Some speculated that the reductions will slow the state’s recovery from a recession it has been mired in for three years. Alex Demarban, Anchorage Daily News, "Dunleavy budget vetoes will result in Alaska job losses, economists say," 4 July 2019 She has been mired in the single digits in recent polls, stuck in fourth place even in her home state. David Lauter, latimes.com, "Kamala Harris, known for caution, finds a risky move pays off against Joe Biden," 28 June 2019 And Trump would end the elite consensus on foreign policy that had mired young men and women from those forsaken places in faraway Forever Wars that represented the height of elite hubris and folly. Greg Sargent, The Denver Post, "Sargent: Trump’s Iran reversal exposes one of his most dangerous lies," 21 June 2019 Some consultants may promote short-term fixes that can mire students in more debt down the road, the report said. Ann Carrns, New York Times, "A Student Debt Payment Plan That Saves Now, Yet Costs More Later," 4 May 2018 The Brewers have been mired in a slump on the field, but three of their regular members of the lineup are putting together undeniable all-star seasons, and all three will be among those eligible to earn a starting spot in the 2019 All-Star Game. Jr Radcliffe, Milwaukee Journal Sentinel, "Yasmani Grandal, Christian Yelich and Mike Moustakas move on to 'Starters' portion of all-star vote," 21 June 2019 And for all the talk of a pivot to Asia, U.S. policy was once again mired in an effort to play catch-up in the Middle East, sucking up time, attention, and resources that were needed elsewhere. Hal Brands, National Review, "Lessons from the Iraq War," 20 June 2019 Kids was mired in the predilections and obsessions of Korine and the director/photographer Larry Clark. Sophie Gilbert, The Atlantic, "Euphoria’s Familiar Moral Panic," 19 June 2019 The 21-year-old Cuban slugger had previously been mired at Triple-A Round Rock for 56 games in 2019, bashing 23 dingers along with 38 walks. Michael Shapiro, SI.com, "New Kid in H-Town: Pitchers Should Fear the Astros' Latest Rookie Thumper," 18 June 2019

These example sentences are selected automatically from various online news sources to reflect current usage of the word 'mire.' Views expressed in the examples do not represent the opinion of Merriam-Webster or its editors. Send us feedback.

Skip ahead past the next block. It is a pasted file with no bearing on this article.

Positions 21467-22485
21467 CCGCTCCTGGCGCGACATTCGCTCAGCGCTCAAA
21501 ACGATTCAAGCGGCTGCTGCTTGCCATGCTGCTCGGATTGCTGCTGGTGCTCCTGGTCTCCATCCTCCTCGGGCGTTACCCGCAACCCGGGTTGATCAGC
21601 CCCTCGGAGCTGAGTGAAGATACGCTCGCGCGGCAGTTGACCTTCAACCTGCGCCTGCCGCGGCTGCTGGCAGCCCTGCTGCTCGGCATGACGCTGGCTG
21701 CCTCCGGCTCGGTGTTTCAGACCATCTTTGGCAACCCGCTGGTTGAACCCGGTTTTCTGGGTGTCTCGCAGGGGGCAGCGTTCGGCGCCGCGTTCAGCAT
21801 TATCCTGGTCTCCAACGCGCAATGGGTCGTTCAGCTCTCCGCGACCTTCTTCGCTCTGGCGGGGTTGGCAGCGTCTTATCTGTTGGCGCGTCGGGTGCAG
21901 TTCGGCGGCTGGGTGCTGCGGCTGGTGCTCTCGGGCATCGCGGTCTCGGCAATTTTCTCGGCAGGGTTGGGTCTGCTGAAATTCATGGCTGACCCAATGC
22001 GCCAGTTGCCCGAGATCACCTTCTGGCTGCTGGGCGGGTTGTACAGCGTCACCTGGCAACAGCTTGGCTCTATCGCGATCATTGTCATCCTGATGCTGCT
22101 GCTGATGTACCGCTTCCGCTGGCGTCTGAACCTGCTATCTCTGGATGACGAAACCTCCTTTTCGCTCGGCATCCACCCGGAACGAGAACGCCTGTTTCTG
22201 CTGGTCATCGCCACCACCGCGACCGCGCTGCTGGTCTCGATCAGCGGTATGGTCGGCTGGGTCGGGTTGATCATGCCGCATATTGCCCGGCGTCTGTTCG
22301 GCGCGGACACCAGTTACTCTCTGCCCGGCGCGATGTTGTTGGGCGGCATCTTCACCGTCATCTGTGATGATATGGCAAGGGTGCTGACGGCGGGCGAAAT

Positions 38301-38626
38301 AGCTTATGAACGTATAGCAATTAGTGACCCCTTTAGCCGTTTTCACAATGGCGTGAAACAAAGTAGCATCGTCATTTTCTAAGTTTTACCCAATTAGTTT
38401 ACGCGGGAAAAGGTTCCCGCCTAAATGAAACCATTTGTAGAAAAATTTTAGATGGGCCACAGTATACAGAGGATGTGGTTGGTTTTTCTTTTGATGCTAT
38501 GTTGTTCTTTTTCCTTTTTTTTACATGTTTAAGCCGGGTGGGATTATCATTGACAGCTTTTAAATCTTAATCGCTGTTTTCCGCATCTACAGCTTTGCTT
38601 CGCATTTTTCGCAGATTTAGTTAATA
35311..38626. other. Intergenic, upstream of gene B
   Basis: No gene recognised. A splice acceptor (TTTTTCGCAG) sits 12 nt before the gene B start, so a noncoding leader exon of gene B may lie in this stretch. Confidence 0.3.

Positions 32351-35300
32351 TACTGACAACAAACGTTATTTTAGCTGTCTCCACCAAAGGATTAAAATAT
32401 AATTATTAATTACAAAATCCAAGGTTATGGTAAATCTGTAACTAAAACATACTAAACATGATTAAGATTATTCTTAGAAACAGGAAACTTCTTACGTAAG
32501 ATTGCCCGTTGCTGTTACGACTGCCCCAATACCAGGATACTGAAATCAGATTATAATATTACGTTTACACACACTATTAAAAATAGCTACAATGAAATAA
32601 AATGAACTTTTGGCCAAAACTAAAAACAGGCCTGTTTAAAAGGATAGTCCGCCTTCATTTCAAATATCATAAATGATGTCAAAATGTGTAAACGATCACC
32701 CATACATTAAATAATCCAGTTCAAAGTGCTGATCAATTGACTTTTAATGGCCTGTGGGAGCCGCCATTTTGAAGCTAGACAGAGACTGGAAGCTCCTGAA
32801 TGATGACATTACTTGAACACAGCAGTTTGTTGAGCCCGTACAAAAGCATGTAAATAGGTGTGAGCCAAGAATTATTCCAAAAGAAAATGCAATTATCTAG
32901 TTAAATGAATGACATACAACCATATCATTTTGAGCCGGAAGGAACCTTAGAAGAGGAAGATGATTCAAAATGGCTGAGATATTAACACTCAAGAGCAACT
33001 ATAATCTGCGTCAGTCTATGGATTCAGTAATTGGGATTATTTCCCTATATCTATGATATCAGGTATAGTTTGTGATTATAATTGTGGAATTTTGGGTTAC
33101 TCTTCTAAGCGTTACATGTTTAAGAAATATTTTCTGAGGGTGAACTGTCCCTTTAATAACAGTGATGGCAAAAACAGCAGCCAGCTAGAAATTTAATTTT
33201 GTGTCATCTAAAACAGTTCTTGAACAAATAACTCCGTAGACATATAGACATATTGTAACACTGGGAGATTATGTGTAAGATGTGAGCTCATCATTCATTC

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First Known Use of mire

Noun

14th century, in the meaning defined at sense 1

Verb

15th century, in the meaning defined at transitive sense 1a

History and Etymology for mire

Noun and Verb

Middle English, from Old Norse mȳrr; akin to Old English mōs marsh — more at moss

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Dictionary Entries near mire

miration

mirbane oil

mird

mire

mire crow

mire-drum

mire duck

Statistics for mire

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Time Traveler for mire

The first known use of mire was in the 14th century

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More Definitions for mire

mire

noun

English Language Learners Definition of mire

: thick and deep mud

mire

noun
\ ˈmīr How to pronounce mire (audio) \

Kids Definition of mire

 (Entry 1 of 2)

: heavy deep mud

mire

verb
mired; miring

Kids Definition of mire (Entry 2 of 2)

: to stick or cause to become stuck in or as if in heavy deep mud A wagon was mired in the swamp.

mire

noun
\ ˈmī(ə)r How to pronounce mire (audio) \

Medical Definition of mire

: any of the objects on the arm of an ophthalmometer that are used to measure astigmatism by the reflections they produce in the cornea when illuminated

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More from Merriam-Webster on mire

Rhyming Dictionary: Words that rhyme with mire

Thesaurus: All synonyms and antonyms for mire

Spanish Central: Translation of mire

Nglish: Translation of mire for Spanish Speakers

Britannica English: Translation of mire for Arabic Speakers